As some will recall, this Monday I reviewed the Dead Rabbit Whiskey. It was a fine dram, and I told myself that when Dublin Liberties Distillery had their own malt on the market I would have to try it. So imagine my surprise when next time at the bar, I was presented with Copper Alley; a Dublin Liberties Distillery 10-year-old whisky (though you may have trouble seeing that in the photo provided). How, I had to ask the bartender, do they have this on the market? Yes, they’re open, but they are just open, as in they will still under construction at the start of this year (2018). And so I fell onto an open secret; the Dublin Liberties whiskey, the Dead Rabbit, was all distilled at Cooley. In fact, many Irish Whiskies, most, will be of stock distilled from Midleton, Cooley, or Bushmills. Now, this is something I have come across before. A few distilleries in Australia have done this, have had one distillery distill some new make before purchasing that, maturing it and selling it as their own. I’ve heard it has occurred within the US, and I would say likely in many other countries. I have no problem with it, it’s more whiskies and more expressions to try, but I do wonder why people aren’t open about it? The problem you can see arising is simple; when these distilleries have their own self distilled whiskies on the market, how big will the flavour change be? Will my dram that was once waxy and fruity suddenly be nutty and dry? Might it not take to the casks as well as the previous releases? It’s not a bad thing. It’s just something I’m curious about. But rants are for another day, you’ve come here to read about whiskey.
Dublin Liberties 10 Year. The Copper Alley. That rang a bell when I saw the name. It took a while to figure it out, and then it clicked; I had stayed almost opposite the Alley when I first came to Dublin. Hell, I took a bit of a drunken detour down the alley one night to have a look see. From what I recall, it has swirls painted up and down the length of it, and is a terribly uneven alley (you can always trust a drunken memory). According to asking about the pub, Copper Alley is one of the oldest streets in fair Dublin, and takes its name from copper money supposedly printed there in the earlier 1600’s. The whiskey itself is aged for the majority of its life in ex-bourbon before being finished in older ex-Sherry casks. I’m not a particular fan of sherried whiskies myself, but the Irish Whiskey does feel as though it has a better grasp over sherry maturation than its Scottish counterpart. Get a dram yourself sometime, and you be the judge.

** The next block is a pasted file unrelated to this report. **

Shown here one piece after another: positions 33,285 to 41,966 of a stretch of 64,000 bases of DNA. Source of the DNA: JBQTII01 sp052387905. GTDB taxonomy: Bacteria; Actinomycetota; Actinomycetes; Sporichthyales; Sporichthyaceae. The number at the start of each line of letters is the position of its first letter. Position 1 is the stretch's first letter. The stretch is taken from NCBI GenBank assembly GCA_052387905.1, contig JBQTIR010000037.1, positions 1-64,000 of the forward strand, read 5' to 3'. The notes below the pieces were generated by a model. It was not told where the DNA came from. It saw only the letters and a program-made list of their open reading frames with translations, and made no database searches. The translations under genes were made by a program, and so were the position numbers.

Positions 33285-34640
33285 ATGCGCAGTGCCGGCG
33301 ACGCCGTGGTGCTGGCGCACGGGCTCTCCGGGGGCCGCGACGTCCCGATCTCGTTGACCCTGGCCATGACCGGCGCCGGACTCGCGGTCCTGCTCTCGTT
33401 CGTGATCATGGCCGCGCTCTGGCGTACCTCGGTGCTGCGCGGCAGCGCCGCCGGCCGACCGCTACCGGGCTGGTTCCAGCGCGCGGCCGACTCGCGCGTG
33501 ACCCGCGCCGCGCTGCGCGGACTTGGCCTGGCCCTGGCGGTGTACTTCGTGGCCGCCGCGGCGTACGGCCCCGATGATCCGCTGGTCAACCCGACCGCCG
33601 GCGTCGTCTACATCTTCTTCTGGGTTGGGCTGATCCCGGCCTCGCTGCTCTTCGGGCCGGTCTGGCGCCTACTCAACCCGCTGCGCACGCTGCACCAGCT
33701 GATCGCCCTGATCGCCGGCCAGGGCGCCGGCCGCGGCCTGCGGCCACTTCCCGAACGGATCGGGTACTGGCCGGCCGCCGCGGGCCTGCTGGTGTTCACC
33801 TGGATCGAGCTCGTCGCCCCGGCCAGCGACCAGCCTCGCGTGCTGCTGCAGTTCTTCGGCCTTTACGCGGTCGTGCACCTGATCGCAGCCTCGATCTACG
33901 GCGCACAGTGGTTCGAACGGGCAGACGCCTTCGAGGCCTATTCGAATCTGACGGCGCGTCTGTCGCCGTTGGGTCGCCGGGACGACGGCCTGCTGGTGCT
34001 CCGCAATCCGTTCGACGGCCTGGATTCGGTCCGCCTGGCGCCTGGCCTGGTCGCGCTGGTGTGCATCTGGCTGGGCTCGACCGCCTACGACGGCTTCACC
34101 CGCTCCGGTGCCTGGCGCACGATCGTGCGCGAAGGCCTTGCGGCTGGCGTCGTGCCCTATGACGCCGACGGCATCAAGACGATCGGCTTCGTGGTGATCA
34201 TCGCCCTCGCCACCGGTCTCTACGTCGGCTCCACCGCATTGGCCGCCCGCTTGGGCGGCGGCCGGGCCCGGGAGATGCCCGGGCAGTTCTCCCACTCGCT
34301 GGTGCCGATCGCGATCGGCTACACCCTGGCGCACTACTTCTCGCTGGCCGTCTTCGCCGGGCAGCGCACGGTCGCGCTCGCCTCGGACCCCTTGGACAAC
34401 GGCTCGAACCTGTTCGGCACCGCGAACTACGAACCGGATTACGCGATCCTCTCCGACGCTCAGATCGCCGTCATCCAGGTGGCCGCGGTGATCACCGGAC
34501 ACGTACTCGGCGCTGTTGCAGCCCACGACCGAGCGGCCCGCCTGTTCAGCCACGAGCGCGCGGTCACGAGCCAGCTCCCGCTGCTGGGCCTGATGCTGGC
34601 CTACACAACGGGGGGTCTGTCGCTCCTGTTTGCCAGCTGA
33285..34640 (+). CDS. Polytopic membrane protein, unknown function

The nose is reminiscent a decadent scone; drizzling honey over double cream and plum jam before slathering that little treat. And then, as soon as it was there, we threw the scone away, and turned our attention to what was meant to accompany it; cherry conserve, thick and sticky, dried flowers blown over confectionary of clove rock and cola cubes waving a merry hand, and then blackberry and blackcurrant warheads sour candy arising. It closes off very easily with cinnamon, cumin and touches of clove oil making an interesting mesh in the back ground, and seemed almost like a cold hot toddy. A touch of water brought out rye bread and pumpkin, which was oddly placed but not un appealing.
The palate was quite peppery, something I hadn’t expected, and threw boiled sweets, wine grapes, heavy plums, and orange toffee my way. I was struggling to hold onto everything when some rhubarb candy waddled over and sat on my tongue, and invited some maraschino cherries to hop on as well. I won’t lie, I had to take a quick break from the whiskey and let my palate pick itself up. After that, I was treated to lovely meringue, cinnamon, lavender oil, a spiced fruit cake and camomile tea, the latter really soothing my weary mouth before someone decided to pour a kilo of trolli gummy mix down my throat. The finish was long, mildly puckering, and peppery with rhubarb, cloves and plum. Water changed the dram completely though, bringing out full clove, fried shallots and a woody orange zest with grapefruit juice.
It’s an interesting whiskey. It holds the sherry quite well, but occasionally bounds with a bit too much bite, considering its bark. It lacks the silky mouthfeel the Dead Rabbit had, but still has the brushes of velvet and has considerable more complexity. All things considered, I enjoyed it, and I didn’t expect to. But as I finished my dram and my notes, I thought I would take one more dram of the same stuff, just to enjoy. Well done Dublin Liberties. If your first release is anything like this, count me excited.